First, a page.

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Learn how easy it is to make a DIY KINDLE CASE from inexpensive Felt. Complete the fun look with the “Book Nerd” Iron On Transfer!
This post is brought to you by a partnership with Cricut.com. I received a Cricut Explore Air 2 to review along with supplies. I am a proud owner of a Cricut Explore Air and a Cricut Expression machine, and have used their products for years. This post also contains affiliate links. I only recommend products or services I use personally and believe would be a good fit for my readers. This comes as no added cost to you!
How stinkin’ cute is this fun Kindle Fire Case that I whipped up? There is so much I want to share with you about this simple project! How amazing would this be to make for a fun Holiday gift? They are perfect for all the book nerds in your life! I made 2 covers in less than an hour and they are very inexpensive. I’m sharing the full pattern for the kindle cover along with the tips and tricks I used to make these. You'll fall in love with these like I did and will want to make a ton of Kindle covers!
If you follow me on Instagram, you might have noticed that the amazing Cricut company sent me a Cricut Explore Air 2. You might have seen my sweet rescue pup trying to confiscate the machine for himself.
To say I was excited when the machine showed up would be an understatement. I couldn’t wait to get started with a project. My biggest problem was picking just one! I started by browsing the Cricut Design Studio for inspiration. I found the “Book Nerd” file and immediatly knew I wanted a cover for my Kindle Fire. I have the 7” inch so the pattern is made to fit that size (but I think it could easily be manipulated to fit more).
The first thing I did was go ahead and cut the “Book Nerd” File. To do this, I opened Cricut Design Space and opened a new project. I clicked on “Insert Images” which is found on the left sidebar. From there, I put “Book Nerd” in the search bar found in the upper right hand corner. The software pulls several options, but I went with image #M1390082. It does cost 99 cents. I love that I can pick and choose single images!
So something to note here. This is a PRINT THEN CUT FILE. I realized that after I bought it and thought I was out of luck. But never fear! I have a solution for that. If you look in the right hand corner, you’ll see Book Nerd and underneath the file. There is a little printer next to it in a circle. Click on that. A new pop up appears that looks like this:
You will want to click on the scissor button that is on the far left of the top list.
THAT’S IT!!! MAGIC! You just changed that from a “print then cut” file to a cut file! YAY! I sized mine about 4 x 4 inches.
I’ve written on cutting and transferring Iron On material before. You can find the in depth tutorial here.
I cut 2 because I figured if I was making one, I should make another to give to a friend.
The next part took a bit of time for me, but will be so easy for you because I created the file for you.
Once you cut those out, you’ll want to use them as a sewing pattern for your case. The curvy edge piece is for the back, and the smaller part is for the front. I used 2 sheets of 8.5 x 11 inch felt. You’ll want to make sure you use at LEAST 20 % wool or your felt won’t keep it’s shape very well at all. I have a hard time finding this felt in our craft stores, so I ordered off Amazon (click for the exact felt package I ordered). Don’t forget to make a cut where the button hole goes!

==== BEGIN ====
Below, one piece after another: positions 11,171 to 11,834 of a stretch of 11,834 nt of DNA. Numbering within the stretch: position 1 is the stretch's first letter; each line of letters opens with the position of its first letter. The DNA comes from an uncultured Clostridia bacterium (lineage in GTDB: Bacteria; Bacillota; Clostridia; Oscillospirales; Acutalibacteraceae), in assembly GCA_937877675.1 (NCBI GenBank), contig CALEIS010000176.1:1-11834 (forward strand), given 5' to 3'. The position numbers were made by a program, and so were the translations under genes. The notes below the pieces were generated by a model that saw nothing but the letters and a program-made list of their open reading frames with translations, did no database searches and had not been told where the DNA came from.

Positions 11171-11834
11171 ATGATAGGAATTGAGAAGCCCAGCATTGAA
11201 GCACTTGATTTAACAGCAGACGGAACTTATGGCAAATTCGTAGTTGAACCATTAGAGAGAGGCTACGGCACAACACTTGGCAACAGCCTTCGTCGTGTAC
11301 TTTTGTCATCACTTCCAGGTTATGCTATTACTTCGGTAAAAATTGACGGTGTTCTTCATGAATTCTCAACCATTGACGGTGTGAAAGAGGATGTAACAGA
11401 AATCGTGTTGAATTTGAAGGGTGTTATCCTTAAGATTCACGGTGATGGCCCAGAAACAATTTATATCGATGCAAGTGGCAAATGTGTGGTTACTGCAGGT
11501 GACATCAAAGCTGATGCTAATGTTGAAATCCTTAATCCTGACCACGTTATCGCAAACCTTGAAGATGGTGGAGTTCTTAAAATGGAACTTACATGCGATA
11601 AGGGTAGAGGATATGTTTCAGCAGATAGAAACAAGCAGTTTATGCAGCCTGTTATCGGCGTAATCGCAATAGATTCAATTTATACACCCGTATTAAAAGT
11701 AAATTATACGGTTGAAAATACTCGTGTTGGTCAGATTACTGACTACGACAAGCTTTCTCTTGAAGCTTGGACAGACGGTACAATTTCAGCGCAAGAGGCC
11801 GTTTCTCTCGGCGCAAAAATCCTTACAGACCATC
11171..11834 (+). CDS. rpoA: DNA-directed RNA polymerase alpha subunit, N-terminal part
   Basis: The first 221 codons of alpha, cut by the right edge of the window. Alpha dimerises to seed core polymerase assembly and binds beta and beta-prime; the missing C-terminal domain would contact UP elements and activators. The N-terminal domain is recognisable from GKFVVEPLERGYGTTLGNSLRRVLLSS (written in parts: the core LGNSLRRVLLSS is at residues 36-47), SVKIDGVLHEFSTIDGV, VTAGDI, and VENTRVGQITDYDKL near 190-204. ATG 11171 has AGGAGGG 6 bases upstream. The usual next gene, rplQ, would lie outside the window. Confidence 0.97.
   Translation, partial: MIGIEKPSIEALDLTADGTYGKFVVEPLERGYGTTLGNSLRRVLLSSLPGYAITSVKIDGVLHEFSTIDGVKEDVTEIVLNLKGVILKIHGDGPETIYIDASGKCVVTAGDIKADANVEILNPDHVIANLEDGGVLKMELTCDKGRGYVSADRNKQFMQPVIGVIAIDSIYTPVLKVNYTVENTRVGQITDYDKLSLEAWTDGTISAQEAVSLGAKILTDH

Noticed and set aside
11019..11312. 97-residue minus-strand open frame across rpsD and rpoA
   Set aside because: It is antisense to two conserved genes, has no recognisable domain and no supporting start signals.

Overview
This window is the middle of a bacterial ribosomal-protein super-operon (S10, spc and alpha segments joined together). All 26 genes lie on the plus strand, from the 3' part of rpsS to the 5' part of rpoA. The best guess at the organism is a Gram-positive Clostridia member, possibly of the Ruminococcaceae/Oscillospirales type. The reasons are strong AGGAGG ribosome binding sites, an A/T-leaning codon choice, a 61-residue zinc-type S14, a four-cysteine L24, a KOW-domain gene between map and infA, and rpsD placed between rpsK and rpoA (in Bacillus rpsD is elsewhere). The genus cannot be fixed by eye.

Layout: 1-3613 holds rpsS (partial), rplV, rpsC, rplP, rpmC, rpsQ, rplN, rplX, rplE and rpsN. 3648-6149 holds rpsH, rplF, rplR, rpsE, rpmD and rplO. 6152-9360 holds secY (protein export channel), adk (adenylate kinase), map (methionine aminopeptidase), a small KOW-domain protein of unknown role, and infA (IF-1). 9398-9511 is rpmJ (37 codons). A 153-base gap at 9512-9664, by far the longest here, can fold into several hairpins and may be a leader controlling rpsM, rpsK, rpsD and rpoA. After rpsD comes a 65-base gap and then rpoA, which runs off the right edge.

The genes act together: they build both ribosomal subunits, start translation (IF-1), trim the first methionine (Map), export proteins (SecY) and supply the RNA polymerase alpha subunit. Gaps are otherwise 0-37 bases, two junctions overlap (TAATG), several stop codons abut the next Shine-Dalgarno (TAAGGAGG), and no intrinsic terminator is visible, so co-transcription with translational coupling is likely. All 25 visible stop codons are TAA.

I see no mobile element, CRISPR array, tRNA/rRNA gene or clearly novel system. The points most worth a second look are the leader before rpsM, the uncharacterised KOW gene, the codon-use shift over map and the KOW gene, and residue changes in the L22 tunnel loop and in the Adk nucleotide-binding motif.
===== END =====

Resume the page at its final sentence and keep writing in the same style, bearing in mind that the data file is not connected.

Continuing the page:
The reason why I chose felt was because I didn’t want to hem or hide seams or really spend a lot of time creating these. With felt, you can leave the edges raw. This is such basic sewing. It’s great for a beginners project. Place the smaller piece on top of the piece with the curvy edge. Line up the bottom and each side. Stitch a row of stitching ¼ inch along those 3 sides. I went ahead and doubled up and did another seam that was ⅛th of in inch.
Once that was done, I ironed on my Book Nerd Transfer.
Start by ironing the felt a bit to get it warm. Be very careful ironing felt, because it does shrink a bit. It’s a bit finicky, but I was able to use the iron on without any issues. Place your vinyl where you’d like it.
Be sure to place a towel or thin fabric over this before you iron it to prevent the plastic from melting!
Finally, sew on your button. I marked where the button hole fell and placed the button right there.
That’s it! Now you have a great case for your Kindle! See how easy that was? Can’t you imagine sewing 4 or 5 at a time? Want to know the best part of the Cricut Explore Air 2? You can cut up to 2x’s faster in some situations. So for me, that means more time reading or sewing - or hey - just crafting! I’m all about cutting time! I feel like Cricut has done an amazing job with education for their machines. There are plenty of you tube videos and tutorials on their websites, so I feel like I don’t waste a lot of my time trying to figure something out. I watch a quick tutorial and dive right in.
Do you like the two tone colors? What sassy saying would your case say? Share your creations on Instagram and tag me!
On a personal note----
I purchased my Cricut Expression years ago and used it for so many projects. Besides my sewing machines, it was one of the best investments I made for my craft room. I did go ahead and upgrade to a Cricut Explore Air last year and was so glad I did. I love creating in the Cricut Design Space and not having to worry about cartridges, and being able to find inspiration immediatly just by browsing the Cricut Design Studio. I’ve always had an ad on my sidebar that is specifically for Cricut because it really is truly a product I use and adore. I'm so very happy that I have a relationship with the Cricut Company and that I can continue to share posts with you regarding their products.
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